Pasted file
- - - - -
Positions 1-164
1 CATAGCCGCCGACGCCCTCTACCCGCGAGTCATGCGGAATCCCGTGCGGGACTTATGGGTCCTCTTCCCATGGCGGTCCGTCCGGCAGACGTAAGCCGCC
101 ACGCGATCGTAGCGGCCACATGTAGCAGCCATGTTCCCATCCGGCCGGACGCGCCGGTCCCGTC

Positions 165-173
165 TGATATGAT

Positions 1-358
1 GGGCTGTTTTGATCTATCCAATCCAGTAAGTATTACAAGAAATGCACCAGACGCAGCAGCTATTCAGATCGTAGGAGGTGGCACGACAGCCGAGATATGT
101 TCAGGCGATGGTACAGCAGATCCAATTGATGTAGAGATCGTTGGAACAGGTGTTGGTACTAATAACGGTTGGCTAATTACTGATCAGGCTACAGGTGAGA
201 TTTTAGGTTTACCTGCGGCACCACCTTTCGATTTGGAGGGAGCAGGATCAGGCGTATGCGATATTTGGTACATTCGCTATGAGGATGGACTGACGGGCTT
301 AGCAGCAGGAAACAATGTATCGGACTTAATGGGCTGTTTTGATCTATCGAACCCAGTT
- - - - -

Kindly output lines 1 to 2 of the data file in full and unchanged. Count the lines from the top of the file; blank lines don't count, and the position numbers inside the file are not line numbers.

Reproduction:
Positions 1-164
1 CATAGCCGCCGACGCCCTCTACCCGCGAGTCATGCGGAATCCCGTGCGGGACTTATGGGTCCTCTTCCCATGGCGGTCCGTCCGGCAGACGTAAGCCGCC